An additional possible mechanism for increasing stem cell numbers without altering cycling kinetics is decreased cell death. To evaluate this, bone marrow cells were stained with stem cell markers and simultaneously with Annexin V and the DNA dye 7-AAD to determine the fraction of apoptotic cells indicated by the phenotype Annexin V+7-AAD−. We could detect a trend toward fewer apoptotic cells in the Sca1+c-kit+lin− bone marrow stem cell–enriched population in OPN−/− mice in comparison with controls (n = 4). Additionally, the OPN-deficient bone marrow in serially transplanted animals showed a lower fraction of apoptotic cells in the Sca1+c-kit+lin− cell population in comparison with controls, suggesting a preserved lower tendency of OPN-deficient stem cells to become apoptotic. Furthermore, we transplanted wild-type bone marrow into either the wild type or OPN-deficient recipients and noted that lineage-negative hematopoietic cells of the OPN+/+ genotype acquired a decreased apoptosis fraction similar to the OPN-deficient animal ( D), demonstrating that the basis for the change in apoptosis was stroma dependent. These results suggest that the enlarged stem cell pool in OPN-deficient mice may be caused, in part, by enhanced survival, but required further definition.
Soluble OPN reduces LTC-ICs and increases the apoptotic fraction of wild-type cells
We used exogenous OPN to assess its potential role in regulating primitive cells directly rather than through the altered expression of other regulators within the niche. Initial experiments used Sca1+lin− bone marrow cells of C57BL/6 mice cultured in a medium containing stem cell factor (SCF), Flt-3, TPO, and IL-3 with and without OPN for 7 d, after which the cells were counted and analyzed in functional in vitro progenitor and stem cell assays. The addition of soluble OPN led to a lower total cell number with an unperturbed absolute number of CFCs representing hematopoietic progenitor cell activity (n = 5; A). However, exogenous OPN led to a significantly lower absolute number of LTC-ICs (without OPN, 35.9 ± 5.14 LTC-ICs/well; with OPN, 16.41 ± 4.5 LTC-ICs/well; P = 0.002, n = 5; B).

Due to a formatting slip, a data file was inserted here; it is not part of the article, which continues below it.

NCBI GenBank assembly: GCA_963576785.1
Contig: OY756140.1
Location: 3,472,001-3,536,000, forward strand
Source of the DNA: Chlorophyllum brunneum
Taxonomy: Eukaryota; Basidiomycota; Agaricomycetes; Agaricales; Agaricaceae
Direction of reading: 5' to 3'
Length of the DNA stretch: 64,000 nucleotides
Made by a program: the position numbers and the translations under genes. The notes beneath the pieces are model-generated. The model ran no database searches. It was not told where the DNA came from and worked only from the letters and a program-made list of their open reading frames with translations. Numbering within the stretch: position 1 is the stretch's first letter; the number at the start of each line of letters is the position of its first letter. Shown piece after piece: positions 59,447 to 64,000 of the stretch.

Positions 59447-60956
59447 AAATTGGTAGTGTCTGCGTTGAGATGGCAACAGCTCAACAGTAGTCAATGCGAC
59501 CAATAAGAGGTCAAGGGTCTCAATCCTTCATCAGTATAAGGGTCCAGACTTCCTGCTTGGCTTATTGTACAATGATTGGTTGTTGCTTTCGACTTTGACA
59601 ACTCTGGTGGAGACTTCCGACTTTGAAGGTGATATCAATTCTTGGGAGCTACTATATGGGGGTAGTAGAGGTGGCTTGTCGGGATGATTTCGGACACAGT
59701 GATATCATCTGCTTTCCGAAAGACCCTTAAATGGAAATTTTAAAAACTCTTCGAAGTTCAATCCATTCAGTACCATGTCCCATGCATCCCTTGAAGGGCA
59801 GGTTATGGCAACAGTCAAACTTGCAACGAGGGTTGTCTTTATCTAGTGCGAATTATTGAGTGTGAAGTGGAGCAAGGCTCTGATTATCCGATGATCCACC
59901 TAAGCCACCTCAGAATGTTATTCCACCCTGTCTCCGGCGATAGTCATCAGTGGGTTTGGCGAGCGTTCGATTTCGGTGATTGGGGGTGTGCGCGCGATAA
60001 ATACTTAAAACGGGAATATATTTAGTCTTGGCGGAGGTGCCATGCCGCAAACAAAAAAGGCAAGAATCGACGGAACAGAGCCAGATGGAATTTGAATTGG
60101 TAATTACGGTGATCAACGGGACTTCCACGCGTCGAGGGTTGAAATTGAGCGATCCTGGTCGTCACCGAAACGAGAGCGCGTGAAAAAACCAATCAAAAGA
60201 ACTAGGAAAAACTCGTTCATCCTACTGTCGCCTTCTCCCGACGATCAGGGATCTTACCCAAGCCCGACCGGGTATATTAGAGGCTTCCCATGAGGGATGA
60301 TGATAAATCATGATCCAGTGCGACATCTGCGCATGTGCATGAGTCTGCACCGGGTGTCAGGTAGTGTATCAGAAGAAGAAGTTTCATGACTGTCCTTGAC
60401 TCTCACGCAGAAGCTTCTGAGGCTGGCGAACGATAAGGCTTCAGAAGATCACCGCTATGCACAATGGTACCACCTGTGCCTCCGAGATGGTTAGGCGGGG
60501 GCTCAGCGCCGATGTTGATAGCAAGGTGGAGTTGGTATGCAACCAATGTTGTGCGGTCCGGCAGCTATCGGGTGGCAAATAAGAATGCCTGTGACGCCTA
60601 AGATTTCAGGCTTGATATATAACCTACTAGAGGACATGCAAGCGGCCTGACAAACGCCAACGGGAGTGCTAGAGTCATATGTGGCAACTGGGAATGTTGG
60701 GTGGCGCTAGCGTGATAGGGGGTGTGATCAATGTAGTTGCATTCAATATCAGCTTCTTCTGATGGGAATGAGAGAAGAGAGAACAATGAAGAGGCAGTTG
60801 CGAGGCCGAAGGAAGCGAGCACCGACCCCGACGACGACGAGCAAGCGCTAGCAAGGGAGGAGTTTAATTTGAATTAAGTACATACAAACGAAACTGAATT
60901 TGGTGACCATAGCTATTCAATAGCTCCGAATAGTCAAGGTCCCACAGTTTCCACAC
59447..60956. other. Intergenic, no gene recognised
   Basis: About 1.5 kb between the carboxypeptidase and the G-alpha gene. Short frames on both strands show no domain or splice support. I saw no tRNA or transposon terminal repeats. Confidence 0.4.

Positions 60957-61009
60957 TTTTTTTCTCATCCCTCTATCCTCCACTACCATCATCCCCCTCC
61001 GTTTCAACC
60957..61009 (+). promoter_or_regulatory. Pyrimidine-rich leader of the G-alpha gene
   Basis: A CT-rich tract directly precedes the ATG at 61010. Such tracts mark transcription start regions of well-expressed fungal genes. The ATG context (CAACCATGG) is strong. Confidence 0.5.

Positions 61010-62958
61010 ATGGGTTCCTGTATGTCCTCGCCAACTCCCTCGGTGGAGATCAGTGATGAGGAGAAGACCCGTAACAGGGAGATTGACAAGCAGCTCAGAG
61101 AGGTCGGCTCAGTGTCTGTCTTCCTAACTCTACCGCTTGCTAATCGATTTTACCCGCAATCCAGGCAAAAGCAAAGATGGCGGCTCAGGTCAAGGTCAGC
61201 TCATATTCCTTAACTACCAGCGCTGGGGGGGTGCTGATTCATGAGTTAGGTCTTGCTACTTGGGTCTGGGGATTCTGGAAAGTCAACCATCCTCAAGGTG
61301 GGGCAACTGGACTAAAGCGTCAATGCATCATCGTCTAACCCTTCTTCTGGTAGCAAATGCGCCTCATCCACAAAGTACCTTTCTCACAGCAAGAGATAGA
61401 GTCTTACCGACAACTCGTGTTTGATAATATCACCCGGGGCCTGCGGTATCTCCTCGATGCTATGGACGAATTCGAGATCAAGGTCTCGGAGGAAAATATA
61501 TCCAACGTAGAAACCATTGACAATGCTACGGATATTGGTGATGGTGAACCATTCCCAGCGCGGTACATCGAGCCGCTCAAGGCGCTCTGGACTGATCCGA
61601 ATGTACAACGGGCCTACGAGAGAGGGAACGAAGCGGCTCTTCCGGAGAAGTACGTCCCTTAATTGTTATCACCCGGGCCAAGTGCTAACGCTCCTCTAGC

Figure 5. Soluble OPN induces apoptosis of primitive hematopoietic cells. Sca1+lin− cells were isolated from the bone marrow of C57BL/6 mice and cultured in IMDM containing 10% FCS, SCF, Flt-3, TPO, and IL-3 with or without 1 μg/ml OPN. After 7 (more ...)
We next analyzed the fraction of apoptotic cells by staining with lineage markers, 7-AAD and Annexin V, and detected a higher percentage of Annexin V+7-AAD− cells in the lin− cell population cultured with OPN, which was consistent with increased apoptosis ( C). A similar effect was seen with Sca+ lin− cells in the OPN−/− animals and was neutralized with anti–OPN-specific antibody (unpublished data). Therefore, the addition of OPN documented an effect on primitive cell apoptosis that had been suggested by the analysis of the OPN-deficient mice in vivo. OPN exerts a proapoptotic effect on primitive cells, potentially constraining the size of the stem cell pool.
OPN restricts primitive cell expansion induced by osteoblast activation
To determine whether OPN acts to limit the dimensions of the stem cell pool under conditions in which stem cell expansion occurs, we took advantage of a previously reported in vivo context. PTH is capable of activating niche osteoblasts and, in a Notch-mediated manner, expand the number of stem cells in vitro and in vivo (4
). PTH has been shown to be physiologically increased in settings such as myelotoxic ablation with radiation and chemotherapy (31
). Stimulation with PTH increases OPN production, so we hypothesized that the degree of stem cell expansion possible by PTH niche activation may be restricted by OPN. Using an OPN-null or wild-type mouse, we assessed the number of primitive cells after 4 wk of PTH stimulation. There was the expected difference in the number of Sca1+
between the OPN-null and wild-type mouse before PTH (). With PTH treatment, there was an increase in the Sca1+
cells in each genotypic background. The magnitude of Sca1+
increase induced by PTH was greater in both proportion and absolute number in the null animals (10.0 vs. 7.5%, or 5.94 × 104
vs. 3.82 × 104
stem cells per femur pair). These data indicate that activation of the niche can increase primitive cells to a greater degree without OPN present in the milieu, arguing that OPN limits the degree of primitive cell increase that can be attained with the stimulation of osteoblasts.
Figure 6. OPN deficiency permits increased primitive hematopoietic cell compartment expansion after niche activation by PTH. OPN+/+ and OPN−/− mice were treated with PTH by daily injection for 4 wk. The bone marrow was analyzed by flow cytometry. (more ...)